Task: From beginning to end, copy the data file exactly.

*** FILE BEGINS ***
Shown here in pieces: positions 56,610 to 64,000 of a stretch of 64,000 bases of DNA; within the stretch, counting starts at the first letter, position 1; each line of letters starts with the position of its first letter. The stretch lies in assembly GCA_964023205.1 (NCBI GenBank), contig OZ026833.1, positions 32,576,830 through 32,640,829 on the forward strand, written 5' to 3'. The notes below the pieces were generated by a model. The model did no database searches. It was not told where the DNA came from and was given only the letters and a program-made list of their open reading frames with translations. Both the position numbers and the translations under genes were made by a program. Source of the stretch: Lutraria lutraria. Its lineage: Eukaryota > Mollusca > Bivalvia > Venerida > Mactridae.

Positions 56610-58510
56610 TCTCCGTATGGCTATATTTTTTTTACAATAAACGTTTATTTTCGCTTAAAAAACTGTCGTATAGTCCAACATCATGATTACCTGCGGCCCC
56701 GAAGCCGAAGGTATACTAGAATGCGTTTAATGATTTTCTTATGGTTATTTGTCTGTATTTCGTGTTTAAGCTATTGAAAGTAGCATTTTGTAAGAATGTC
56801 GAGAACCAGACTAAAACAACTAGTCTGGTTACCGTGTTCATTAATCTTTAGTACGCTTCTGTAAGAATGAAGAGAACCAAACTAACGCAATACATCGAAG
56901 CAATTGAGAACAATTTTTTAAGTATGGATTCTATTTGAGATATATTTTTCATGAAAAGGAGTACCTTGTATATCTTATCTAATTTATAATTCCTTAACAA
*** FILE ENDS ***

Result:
Shown here in pieces: positions 56,610 to 64,000 of a stretch of 64,000 bases of DNA; within the stretch, counting starts at the first letter, position 1; each line of letters starts with the position of its first letter. The stretch lies in assembly GCA_964023205.1 (NCBI GenBank), contig OZ026833.1, positions 32,576,830 through 32,640,829 on the forward strand, written 5' to 3'. The notes below the pieces were generated by a model. The model did no database searches. It was not told where the DNA came from and was given only the letters and a program-made list of their open reading frames with translations. Both the position numbers and the translations under genes were made by a program. Source of the stretch: Lutraria lutraria. Its lineage: Eukaryota > Mollusca > Bivalvia > Venerida > Mactridae.

Positions 56610-58510
56610 TCTCCGTATGGCTATATTTTTTTTACAATAAACGTTTATTTTCGCTTAAAAAACTGTCGTATAGTCCAACATCATGATTACCTGCGGCCCC
56701 GAAGCCGAAGGTATACTAGAATGCGTTTAATGATTTTCTTATGGTTATTTGTCTGTATTTCGTGTTTAAGCTATTGAAAGTAGCATTTTGTAAGAATGTC
56801 GAGAACCAGACTAAAACAACTAGTCTGGTTACCGTGTTCATTAATCTTTAGTACGCTTCTGTAAGAATGAAGAGAACCAAACTAACGCAATACATCGAAG
56901 CAATTGAGAACAATTTTTTAAGTATGGATTCTATTTGAGATATATTTTTCATGAAAAGGAGTACCTTGTATATCTTATCTAATTTATAATTCCTTAACAA